I had a small budget for a camera operator and a film location organised in 2017, but getting musicians together in the same place on the same day is a bit like herding cats. Some of the musicians I’d wanted to interview live interstate, and I was disappointed I couldn’t get them to Melbourne. But the stars aligned early in 2018. I’d wanted to add the story of community radio station 3PBS to the film as they’d been based in St Kilda for 20 years and contributed enormously to the live jazz scene. I planned to film the interviews at the Prince of Wales Hotel where the radio station was first broadcasting, but it was too noisy. I was struggling to find a suitable location, so PBS kindly offered me a two-hour window to record the interviews in one of their current broadcast studios. I filmed Ted Vining, Vince Jones and the PBS team there using my iPhone with a small stereo mic. The studio was sound-proof, but had terrible fluorescent lighting and bulky equipment on the desk which I couldn’t move, so my shots look pretty awful. But the stories are gold.

 

Kaye Blum (second from left), with (L-R) Chelsea Wilson, Bob Sedergreen and Margie Lou Dyer at the St Kilda Jazz Heritage project launch.

I also wanted to interview Horst Liepolt, the founder of Jazz Centre 44. Born in Germany, he migrated to Australia in 1951. His love of jazz led him to start his own club in Melbourne – Jazz Centre 44, which became a significant hub for the development of modern jazz in Australia. He then moved to Sydney where he produced albums on his 44 label, managed Australian jazz bands, organised jazz concerts and festivals, and booked acts for The Basement. In the ’80s he moved to New York where he organised and booked acts for the Greenwich Village Jazz Festival, Sweet Basil and Lush Life jazz clubs. His 30 years of dedication to the Australian jazz scene was remarkable but had not been formally acknowledged at the time of making this film, so I dedicated it to him. Meeting him was an inspiration and we spoke regularly on the phone until he passed in January 2019, aged 91. He ended every phone call and email with “Jazz forever!” RIP Horst, forever remembered.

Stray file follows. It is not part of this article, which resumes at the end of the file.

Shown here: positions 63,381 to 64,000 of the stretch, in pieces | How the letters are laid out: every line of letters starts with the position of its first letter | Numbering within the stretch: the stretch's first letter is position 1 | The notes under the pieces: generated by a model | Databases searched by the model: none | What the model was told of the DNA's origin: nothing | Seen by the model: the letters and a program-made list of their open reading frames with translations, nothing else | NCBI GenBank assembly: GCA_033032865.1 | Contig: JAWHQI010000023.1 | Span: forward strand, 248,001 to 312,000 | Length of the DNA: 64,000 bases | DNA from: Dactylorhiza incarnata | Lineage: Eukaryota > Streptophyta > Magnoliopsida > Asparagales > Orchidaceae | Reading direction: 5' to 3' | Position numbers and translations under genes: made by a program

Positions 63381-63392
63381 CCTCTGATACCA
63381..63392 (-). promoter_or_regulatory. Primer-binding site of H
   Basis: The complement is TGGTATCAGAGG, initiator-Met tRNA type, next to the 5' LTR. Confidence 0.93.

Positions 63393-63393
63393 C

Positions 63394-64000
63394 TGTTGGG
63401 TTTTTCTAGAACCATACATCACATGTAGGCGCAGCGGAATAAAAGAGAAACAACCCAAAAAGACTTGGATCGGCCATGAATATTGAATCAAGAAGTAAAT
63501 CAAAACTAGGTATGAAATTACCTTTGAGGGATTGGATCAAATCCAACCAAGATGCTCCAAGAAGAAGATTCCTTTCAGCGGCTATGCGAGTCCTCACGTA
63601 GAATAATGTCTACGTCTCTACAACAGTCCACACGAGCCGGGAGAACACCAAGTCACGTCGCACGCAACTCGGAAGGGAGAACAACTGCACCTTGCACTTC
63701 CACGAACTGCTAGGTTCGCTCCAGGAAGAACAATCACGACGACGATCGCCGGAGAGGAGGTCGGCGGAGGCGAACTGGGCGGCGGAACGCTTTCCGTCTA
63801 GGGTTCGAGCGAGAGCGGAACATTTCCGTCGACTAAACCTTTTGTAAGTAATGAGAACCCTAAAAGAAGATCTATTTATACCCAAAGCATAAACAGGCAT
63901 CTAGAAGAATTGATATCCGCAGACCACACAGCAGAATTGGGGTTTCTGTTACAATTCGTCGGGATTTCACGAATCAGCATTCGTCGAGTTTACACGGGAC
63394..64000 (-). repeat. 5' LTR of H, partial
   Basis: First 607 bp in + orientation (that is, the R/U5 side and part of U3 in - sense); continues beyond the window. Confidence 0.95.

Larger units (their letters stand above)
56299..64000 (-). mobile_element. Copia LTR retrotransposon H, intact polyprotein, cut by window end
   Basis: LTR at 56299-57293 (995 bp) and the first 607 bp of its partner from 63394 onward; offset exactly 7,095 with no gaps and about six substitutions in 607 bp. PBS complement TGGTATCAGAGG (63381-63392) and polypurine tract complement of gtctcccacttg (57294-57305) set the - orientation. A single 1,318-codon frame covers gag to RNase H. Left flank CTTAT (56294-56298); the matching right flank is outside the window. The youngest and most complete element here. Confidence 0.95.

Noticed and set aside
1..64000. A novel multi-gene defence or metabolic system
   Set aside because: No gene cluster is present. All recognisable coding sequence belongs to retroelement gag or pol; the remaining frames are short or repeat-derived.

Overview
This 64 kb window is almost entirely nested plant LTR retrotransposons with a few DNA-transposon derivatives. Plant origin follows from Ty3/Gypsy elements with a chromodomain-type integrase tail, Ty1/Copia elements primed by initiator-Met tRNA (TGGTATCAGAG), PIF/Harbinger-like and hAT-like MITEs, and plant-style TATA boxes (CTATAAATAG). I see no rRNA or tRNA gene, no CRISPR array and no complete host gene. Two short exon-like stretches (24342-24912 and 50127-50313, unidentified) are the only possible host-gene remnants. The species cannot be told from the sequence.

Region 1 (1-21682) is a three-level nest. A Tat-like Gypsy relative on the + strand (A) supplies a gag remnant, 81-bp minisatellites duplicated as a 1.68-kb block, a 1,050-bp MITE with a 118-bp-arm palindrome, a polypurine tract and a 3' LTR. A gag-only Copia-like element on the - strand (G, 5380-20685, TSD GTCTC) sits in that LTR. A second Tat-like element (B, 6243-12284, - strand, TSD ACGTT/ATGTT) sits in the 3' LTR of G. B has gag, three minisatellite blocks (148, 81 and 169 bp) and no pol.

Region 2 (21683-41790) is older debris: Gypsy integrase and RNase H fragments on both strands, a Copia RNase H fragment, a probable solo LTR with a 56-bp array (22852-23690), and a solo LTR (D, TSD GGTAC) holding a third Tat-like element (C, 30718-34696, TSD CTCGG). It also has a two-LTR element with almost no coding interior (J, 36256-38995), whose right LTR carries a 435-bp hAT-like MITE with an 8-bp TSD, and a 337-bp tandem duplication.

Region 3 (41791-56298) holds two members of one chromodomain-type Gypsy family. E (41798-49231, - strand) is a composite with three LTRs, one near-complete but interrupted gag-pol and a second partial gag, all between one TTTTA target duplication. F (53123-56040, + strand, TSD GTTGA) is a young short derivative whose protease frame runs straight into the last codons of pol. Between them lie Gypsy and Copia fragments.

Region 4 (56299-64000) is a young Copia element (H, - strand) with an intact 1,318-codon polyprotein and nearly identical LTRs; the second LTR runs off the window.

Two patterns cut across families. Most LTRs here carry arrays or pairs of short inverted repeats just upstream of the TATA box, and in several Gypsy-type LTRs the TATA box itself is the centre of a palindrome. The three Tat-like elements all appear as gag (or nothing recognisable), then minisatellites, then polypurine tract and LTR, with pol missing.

My primary day job has been as a writer in various guises. I’ve always loved visual arts, design and photography, and the challenge of telling stories without words. When I lived in London for seven years, I was involved with a Super 8 group and the London Filmmakers Co-op (which later became the Lux Centre). I loved anything avant-garde and art house and studied the Language of Experimental Cinema at Birkbeck University. I was influenced by film essayists like Chris Marker and Agnes Varda; and the multimedia works of Peter Greenaway.

My intention for this short essay film was to create a pacey montage of archive footage, photographs, memorabilia and interviews with musicians and key personalities to reveal the unsung story of St Kilda’s significant contribution to Australia’s jazz history. My initial treatment idea was to have all the content black and white to give it an overall archival feel, with cutaways of key building exteriors filmed on my old super 8 camera. I shot the super 8 cutaways but ditched the all black and white idea.

I did not want to use narration – I wanted the interviewees to drive the story, vox-pop style to keep it punchy. Silent movie style inter-titles filled some expositional gaps and introduced the venues in their respective eras. The inter-titles, captions, credits and main title use font types from the 1920s-1950s.

The tiny budget eliminated a few other stylistic elements, such as filming some of the interviewees in relevant venues. Overall, it was very much a DIY/guerrilla filmmaking production condensing three years of research. But I hope I’ve created a lively, humorous and culturally significant short film that will entertain music lovers everywhere.

St Kilda Jazz Stories is screened at the St Kild Jazz Festival on Saturday 29 June, followed by a Q&A session with filmmaker Kaye Blum and a special performance by the Margie Lou Dyer Quartet.